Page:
I'm sorry, but I think that the why is a silly question, which you make sillier by bringing nature/nurture into it: That I don't understand does not imply that I am genetically or sociologically incapable of understanding, only that I don't do so yet. But if it's because you find my lack of understanding unnatural, it might be a stepping stone towards understanding if you could tell me what is supposed to be natural about the Spacey (etc.) attitude to sex.

Quote:

Some other ways to look at the question:

It's basically bullying.
I don't think it is. If you mean that somebody exerts power over somebody else in both cases, then I think that you're right, but I fear that bringing bullying into it will only confuse the attempt at clarification.

Quote:

Do you not understand the attraction of bullying in general? Or is it just bullying with a sexual component that you don't understand?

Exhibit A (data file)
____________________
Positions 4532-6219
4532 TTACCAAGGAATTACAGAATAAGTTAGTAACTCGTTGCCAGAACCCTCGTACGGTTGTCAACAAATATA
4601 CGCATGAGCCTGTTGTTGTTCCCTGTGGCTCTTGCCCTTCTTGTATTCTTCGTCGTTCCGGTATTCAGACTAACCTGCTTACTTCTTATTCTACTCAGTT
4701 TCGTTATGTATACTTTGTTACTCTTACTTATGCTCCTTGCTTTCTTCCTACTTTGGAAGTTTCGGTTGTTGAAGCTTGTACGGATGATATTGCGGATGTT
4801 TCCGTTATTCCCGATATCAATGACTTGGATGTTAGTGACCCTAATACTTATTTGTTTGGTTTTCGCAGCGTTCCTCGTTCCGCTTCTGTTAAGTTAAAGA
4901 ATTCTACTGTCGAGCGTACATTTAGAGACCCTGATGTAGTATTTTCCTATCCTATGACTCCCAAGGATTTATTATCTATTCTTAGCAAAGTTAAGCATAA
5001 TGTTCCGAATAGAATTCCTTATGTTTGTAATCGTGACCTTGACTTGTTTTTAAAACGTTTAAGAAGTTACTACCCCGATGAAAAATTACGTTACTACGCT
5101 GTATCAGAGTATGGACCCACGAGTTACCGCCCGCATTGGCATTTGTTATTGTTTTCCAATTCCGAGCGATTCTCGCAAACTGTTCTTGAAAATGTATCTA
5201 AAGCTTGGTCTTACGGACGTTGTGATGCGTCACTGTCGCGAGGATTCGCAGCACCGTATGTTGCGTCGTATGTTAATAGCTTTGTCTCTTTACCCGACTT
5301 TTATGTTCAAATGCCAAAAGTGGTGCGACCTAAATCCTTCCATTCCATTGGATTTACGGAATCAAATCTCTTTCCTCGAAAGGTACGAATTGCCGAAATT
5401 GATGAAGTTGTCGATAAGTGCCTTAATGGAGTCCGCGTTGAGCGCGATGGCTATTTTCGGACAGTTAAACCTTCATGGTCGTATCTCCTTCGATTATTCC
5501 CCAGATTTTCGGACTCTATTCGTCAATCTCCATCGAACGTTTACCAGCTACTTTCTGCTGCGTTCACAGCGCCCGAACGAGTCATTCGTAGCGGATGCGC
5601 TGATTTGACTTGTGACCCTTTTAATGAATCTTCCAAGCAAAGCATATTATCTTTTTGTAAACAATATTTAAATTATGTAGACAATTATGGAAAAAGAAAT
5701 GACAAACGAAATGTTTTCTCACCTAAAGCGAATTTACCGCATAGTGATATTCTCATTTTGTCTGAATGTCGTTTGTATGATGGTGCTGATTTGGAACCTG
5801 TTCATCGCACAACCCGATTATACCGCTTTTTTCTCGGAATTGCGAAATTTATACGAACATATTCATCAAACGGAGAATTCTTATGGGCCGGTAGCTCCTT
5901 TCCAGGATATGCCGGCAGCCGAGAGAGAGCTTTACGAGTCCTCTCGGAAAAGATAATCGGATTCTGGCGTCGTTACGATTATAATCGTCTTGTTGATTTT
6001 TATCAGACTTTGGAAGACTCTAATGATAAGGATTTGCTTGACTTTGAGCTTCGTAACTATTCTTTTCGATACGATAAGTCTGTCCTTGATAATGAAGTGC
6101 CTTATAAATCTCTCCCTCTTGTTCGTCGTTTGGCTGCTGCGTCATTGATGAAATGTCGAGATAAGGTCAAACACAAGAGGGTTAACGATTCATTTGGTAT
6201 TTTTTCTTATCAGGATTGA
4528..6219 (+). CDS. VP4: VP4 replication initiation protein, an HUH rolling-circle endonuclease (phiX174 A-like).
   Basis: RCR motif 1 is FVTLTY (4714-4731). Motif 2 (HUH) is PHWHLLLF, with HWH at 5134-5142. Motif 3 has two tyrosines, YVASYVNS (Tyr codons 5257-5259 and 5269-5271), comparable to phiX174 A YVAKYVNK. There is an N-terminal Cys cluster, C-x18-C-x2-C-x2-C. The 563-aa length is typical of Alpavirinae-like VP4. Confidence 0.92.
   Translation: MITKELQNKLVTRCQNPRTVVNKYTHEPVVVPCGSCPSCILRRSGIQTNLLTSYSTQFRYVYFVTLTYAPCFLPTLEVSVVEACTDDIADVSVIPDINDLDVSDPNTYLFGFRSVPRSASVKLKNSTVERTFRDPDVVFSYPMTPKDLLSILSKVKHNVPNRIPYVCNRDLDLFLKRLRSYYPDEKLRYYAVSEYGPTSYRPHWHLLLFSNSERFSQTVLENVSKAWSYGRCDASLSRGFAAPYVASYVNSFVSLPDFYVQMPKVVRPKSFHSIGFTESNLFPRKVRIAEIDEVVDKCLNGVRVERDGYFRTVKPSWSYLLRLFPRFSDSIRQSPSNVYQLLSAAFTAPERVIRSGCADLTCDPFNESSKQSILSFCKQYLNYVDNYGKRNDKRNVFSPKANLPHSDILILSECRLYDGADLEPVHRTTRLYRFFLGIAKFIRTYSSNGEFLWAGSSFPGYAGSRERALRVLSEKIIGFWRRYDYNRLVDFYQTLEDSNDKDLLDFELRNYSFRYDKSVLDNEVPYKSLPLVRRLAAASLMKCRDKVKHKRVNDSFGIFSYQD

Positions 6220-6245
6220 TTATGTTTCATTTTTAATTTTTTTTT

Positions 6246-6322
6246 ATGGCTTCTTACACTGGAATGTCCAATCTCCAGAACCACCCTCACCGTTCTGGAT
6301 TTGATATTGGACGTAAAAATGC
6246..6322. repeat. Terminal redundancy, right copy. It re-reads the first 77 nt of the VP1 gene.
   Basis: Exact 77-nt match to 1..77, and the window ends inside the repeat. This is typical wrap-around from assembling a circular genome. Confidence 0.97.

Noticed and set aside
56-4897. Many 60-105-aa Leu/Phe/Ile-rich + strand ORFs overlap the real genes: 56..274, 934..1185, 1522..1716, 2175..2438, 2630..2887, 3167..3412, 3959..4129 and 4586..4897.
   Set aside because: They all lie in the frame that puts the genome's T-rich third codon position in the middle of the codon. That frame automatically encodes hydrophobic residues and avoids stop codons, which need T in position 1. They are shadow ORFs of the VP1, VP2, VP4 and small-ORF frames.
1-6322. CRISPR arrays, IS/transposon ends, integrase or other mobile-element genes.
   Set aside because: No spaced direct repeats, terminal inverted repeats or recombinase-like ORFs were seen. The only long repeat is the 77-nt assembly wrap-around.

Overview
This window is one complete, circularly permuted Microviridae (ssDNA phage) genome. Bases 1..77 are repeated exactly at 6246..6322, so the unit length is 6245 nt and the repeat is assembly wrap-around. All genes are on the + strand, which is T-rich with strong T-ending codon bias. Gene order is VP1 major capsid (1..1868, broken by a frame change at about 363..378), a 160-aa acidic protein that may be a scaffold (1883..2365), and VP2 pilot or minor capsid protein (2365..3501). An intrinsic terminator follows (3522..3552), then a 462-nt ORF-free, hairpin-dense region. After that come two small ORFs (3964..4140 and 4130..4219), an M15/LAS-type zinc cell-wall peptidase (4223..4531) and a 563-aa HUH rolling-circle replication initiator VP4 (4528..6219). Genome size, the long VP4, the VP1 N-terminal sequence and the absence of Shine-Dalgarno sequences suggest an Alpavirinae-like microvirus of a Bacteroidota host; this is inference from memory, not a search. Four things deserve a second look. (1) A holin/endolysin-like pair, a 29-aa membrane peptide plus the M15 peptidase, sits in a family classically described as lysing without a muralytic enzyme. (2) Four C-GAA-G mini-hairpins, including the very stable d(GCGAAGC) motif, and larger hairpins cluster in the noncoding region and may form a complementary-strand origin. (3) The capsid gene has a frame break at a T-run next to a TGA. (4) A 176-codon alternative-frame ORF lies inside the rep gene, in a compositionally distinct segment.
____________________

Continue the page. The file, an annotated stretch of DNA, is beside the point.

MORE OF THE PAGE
Very often bullying seems to be about securing your position in a pecking order. It seems to occur mainly in groups, not in one-to-one relationships. (But, of course, exerting power over someone does exist, in and out of bed.)

Quote:

Also, your question is presented as a rant fueled by personal incredulity. But I think what you're basically saying is, there's probably a psychological or sociological cause for this kind of attraction. You don't know what the cause is, but you assume it's there, and you'd like to try to find it and understand it if possible.

Is that about right?
No, not quite. It's probably more a question of empathically understanding - which I know is a weird concept in this case. I think that I am able to empathize with both sadists and masochists (see OP), i.e. to understand what they get out of their 'kink', and I do so without finding their attitude to sex appealing. This then enables me to consider what might have caused this attitude. But in the case of forcing/coercing people to have sex, statistics about the correlation between abusive parents and predatory sexual habits wouldn't help me understand the phenomenon itself. I think …